lower profits, and once the paintings are gone that's it. Sell the originals at a premium, and have lower cost high quality prints available that you can continue to sell.

We appreciate your constructive suggestions!  We have been investigating getting professional scans.  How would we go about selling the originals through galleries, and where would we sell the prints? 

Why does everyone think that they can turn to art fairs when they have something to sell? It doesn't matter about the display, the jurying, the quality of the work or the show.  There are rules that have to be adhered to and the biggest rule is that the artist must be there to sell there work. That's what I do and I am glad that this is a rule. At least, it is a rule for 99.9% of the shows out there. And, who says any of us make any money doing it, no matter how it looks to an outsider. I'd say that most artists make hardly anything after show expenses and the cost of creating the work. Selling takes work. How willing are you to work to sell the paintings? I'll give you some suggestions so that you perhaps sell the paintings. However, there is no guarantee that the work is saleable. The market determines that.

Ways to sell the paintings:

1) E-bay

2) Take the paintings to galleries.

3) Take pics and email gallery owners. If you send out enough of them, you may get some interest.

4) Create an Etsy account. Don't ask anyone here how to do that. Go to Etsy and figure it out, yourself.

5) Google "How to get a print firm to make prints of paintings."

6) Email print companies and ask them to make and sell the prints in their catalogs.

7) Have an estate sale.

8) Create a web site and sell them from the site.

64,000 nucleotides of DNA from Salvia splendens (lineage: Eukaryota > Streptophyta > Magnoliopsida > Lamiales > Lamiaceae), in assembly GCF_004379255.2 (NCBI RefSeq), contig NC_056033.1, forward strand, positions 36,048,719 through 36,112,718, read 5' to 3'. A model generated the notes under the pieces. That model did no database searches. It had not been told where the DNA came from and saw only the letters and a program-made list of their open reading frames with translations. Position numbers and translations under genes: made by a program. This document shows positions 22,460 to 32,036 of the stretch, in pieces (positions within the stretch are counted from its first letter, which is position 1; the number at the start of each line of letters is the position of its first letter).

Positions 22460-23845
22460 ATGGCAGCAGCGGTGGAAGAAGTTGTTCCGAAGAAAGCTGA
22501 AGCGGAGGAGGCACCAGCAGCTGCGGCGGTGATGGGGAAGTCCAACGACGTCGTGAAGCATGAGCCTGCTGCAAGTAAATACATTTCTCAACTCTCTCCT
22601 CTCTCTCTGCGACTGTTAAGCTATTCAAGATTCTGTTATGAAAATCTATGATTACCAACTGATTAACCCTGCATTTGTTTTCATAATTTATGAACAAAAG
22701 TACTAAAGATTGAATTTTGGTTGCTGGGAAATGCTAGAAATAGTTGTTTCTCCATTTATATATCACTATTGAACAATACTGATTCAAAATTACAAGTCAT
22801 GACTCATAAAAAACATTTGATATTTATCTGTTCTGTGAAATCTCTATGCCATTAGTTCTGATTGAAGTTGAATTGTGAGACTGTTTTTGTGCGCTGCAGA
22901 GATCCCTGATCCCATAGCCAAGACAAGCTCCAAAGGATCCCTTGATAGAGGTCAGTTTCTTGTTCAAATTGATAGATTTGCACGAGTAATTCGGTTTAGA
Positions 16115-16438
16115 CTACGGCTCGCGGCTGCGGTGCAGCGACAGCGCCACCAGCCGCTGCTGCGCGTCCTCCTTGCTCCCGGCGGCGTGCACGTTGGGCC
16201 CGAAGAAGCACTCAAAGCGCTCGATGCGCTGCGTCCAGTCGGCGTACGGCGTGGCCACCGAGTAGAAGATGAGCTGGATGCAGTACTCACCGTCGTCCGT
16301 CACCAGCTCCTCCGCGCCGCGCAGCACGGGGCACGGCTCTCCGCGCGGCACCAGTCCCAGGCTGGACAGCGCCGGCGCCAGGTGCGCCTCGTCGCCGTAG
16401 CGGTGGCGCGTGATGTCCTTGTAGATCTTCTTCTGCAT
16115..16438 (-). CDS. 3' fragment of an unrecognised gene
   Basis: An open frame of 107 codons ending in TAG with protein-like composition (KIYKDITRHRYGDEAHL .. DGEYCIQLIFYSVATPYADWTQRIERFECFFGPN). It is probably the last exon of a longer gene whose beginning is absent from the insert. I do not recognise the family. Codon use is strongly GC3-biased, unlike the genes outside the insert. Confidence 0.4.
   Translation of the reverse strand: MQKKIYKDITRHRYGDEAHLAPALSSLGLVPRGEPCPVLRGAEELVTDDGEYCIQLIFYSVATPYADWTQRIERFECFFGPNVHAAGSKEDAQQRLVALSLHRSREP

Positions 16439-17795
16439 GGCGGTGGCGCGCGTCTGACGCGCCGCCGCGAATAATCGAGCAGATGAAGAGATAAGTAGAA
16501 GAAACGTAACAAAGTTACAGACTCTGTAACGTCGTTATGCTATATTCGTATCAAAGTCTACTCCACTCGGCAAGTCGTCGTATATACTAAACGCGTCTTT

I am going to put my foot in my mouth and say that this sounds like a story to me...

from what I can see, the guy could really paint, and only paints in his last year of life?  and then paints 200 in a year?  While dying from cancer?  I'm sorry but I really don't believe it.

You're right, Jacque, it is hard to believe that someone who never painted professionally all of his life (although he studied art in high school) could pick up a paintbrush and canvas at age 64 and paint 200 beautiful pictures in one year.  That's what makes his work so amazing.  We have heard numerous stories from other people about relatives who did the same thing. I guess he was too busy making a living and supporting his family throughout the rest of his life to pursue his passion.  You're very lucky to be able to afford to pursue yours, especially in light of Barry Bernstein's comments suggesting that artists don't make any money selling their art.  Best of luck to you.

I guess my question would be, then, WHY does that rule exist?  If the art is of good "quality" (a very subjective determination) and is good enough to be accepted into a show (when pictures of the art and the booth are submitted with the application), why does it matter WHO is selling it? 

It exists because we are giving the public the option to meet and talk to the person who created the art that we hope they will be hanging on their walls, instead of going to a big box store to purchase cheap art painted in China. Buying an original from the artist instead of a whatever it may be.
It allows real artists a way to earn a living without having to compete on the unfair import buy/sell playing field.

Larry Berman

the rule exist because people lie.  And they take $$ from those of us that actually work and sweat for it.